In this method of finishing, three coats of finish are applied to a serviceable but uninteresting piece of furniture to give it a patina of age.
For the first, or base, coat use a semigloss, oil-base enamel in a color that will mask the old finish. Off-white is often the choice. You may have to mix the second coat-a tinted, nearly transparent glaze. Many paint and wallpaper stores carry clear glaze, as do arts and crafts suppliers. But you can make your own by mixing three parts satin varnish with one part turpentine. Color the glaze by adding oil base tinting colors (burnt sienna, for example). The final coat is clear polyurethane satin-finish varnish. Experiment with glazing on scrap wood.
Remove knobs and hardware. Wash the piece with detergent and water, and remove old wax with mineral spirits. Lightly sand the piece with medium sandpaper. Put on the base coat with a coarse brush. Let it dry for 24 hours or more.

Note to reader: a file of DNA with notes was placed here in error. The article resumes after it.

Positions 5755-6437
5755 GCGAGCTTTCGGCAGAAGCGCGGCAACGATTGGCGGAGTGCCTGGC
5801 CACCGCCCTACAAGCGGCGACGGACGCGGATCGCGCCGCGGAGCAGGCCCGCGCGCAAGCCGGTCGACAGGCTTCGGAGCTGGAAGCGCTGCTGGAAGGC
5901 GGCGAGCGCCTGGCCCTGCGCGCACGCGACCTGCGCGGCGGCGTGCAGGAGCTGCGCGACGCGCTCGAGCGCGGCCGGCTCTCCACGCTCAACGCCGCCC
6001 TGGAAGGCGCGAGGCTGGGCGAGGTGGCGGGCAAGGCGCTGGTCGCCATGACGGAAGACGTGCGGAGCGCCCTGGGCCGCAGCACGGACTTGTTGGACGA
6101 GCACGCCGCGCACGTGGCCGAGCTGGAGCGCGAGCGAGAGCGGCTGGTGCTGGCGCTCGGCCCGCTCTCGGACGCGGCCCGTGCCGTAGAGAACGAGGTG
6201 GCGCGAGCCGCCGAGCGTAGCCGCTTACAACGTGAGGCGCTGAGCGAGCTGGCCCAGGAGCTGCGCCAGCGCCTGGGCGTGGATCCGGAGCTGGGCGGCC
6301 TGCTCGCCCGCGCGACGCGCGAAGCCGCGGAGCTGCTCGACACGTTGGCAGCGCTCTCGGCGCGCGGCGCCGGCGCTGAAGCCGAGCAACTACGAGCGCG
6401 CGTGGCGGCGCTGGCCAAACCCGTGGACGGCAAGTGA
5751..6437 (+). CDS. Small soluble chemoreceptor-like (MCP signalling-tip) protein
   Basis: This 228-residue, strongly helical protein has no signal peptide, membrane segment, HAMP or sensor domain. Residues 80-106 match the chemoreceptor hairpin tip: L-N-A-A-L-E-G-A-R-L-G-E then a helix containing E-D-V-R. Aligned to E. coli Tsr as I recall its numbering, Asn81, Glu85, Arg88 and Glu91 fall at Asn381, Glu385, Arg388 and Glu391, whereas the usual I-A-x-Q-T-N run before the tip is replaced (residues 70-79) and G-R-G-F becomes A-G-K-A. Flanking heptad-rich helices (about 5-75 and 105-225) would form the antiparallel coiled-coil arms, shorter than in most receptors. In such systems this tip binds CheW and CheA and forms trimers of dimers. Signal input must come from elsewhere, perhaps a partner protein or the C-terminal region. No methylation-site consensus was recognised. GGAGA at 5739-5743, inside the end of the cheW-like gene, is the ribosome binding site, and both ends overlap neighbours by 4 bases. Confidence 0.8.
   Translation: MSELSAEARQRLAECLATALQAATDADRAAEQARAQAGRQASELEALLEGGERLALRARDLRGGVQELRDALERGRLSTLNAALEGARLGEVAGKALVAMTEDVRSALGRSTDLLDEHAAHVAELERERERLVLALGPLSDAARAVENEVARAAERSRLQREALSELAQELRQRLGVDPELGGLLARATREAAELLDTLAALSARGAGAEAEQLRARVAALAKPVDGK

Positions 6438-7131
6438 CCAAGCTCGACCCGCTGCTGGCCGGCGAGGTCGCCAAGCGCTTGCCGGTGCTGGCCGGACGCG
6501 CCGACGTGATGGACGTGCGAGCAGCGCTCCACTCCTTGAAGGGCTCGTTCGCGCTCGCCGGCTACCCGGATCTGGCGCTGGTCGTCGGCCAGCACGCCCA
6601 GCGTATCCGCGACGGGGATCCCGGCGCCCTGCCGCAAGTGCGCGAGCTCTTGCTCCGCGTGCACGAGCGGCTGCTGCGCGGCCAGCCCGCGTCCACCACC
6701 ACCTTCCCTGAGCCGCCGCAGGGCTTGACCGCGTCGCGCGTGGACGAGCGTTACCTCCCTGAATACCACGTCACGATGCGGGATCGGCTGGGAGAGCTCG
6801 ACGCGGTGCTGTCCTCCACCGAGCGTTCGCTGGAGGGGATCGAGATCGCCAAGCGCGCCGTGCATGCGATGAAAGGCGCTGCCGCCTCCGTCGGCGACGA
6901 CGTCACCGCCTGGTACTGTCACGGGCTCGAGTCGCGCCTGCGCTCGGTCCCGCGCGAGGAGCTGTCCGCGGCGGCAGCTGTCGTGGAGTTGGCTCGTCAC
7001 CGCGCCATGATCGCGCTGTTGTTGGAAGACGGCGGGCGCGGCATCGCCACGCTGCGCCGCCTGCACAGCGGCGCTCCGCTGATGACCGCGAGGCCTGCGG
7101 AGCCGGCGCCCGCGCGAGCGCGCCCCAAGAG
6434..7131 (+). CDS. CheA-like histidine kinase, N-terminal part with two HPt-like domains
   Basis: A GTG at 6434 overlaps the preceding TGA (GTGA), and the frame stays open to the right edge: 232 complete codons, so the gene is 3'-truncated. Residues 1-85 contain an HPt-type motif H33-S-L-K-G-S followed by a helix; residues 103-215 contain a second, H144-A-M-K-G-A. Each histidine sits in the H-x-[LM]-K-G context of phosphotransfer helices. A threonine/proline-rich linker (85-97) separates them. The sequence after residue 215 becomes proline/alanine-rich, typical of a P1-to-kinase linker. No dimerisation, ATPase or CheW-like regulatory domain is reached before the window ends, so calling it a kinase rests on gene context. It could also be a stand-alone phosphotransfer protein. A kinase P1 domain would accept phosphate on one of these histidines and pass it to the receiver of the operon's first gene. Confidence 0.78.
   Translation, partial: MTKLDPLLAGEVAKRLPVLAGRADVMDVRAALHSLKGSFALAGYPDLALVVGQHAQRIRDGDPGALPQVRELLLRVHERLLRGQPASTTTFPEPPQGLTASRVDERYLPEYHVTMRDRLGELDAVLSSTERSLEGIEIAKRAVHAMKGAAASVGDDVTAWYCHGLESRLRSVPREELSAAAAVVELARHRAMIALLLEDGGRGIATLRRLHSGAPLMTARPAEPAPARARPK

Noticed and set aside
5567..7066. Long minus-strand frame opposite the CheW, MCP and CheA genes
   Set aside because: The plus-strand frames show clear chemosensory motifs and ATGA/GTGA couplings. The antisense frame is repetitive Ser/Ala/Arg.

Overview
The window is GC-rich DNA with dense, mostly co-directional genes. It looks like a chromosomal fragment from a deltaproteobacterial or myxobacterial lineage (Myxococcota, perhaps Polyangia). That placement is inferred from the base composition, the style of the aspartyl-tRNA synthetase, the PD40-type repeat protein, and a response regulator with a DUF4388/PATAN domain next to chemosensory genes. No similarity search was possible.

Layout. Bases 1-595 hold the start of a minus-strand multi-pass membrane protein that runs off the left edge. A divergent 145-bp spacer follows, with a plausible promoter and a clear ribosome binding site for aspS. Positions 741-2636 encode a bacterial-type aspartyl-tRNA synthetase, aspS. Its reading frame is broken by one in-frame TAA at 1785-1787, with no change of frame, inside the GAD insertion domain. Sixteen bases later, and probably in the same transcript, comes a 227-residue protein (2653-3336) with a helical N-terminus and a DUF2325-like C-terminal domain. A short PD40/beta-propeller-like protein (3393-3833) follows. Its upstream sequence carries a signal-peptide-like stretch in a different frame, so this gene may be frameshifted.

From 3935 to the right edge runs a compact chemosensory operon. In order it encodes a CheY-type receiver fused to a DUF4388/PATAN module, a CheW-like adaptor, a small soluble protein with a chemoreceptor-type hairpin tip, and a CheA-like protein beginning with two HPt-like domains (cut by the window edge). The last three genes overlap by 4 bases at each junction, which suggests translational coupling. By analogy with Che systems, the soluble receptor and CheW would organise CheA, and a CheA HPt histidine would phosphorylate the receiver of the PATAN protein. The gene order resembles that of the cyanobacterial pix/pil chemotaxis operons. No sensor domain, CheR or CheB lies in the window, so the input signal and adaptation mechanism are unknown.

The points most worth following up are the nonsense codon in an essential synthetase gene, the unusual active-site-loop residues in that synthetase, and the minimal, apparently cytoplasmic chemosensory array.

Brush on the glaze and let it set for a few minutes until it begins to dull. Then begin wiping the glaze off with cheesecloth, leaving some residue. Wipe with the grain, working out from the center of each flat surface. Leave more glaze on depressions, less on high spots and areas that would naturally become worn with use. To produce different textures, try wiping with steel wool, crumpled paper toweling, burlap, a sponge, or a dry paint brush instead of cheesecloth.
Glaze takes about 6 hours to dry, so don’t rush. Work glaze like finger paints, then let it dry thoroughly. Sand lightly with fine paper, dust with a tack cloth, and apply a coat of clear satin varnish.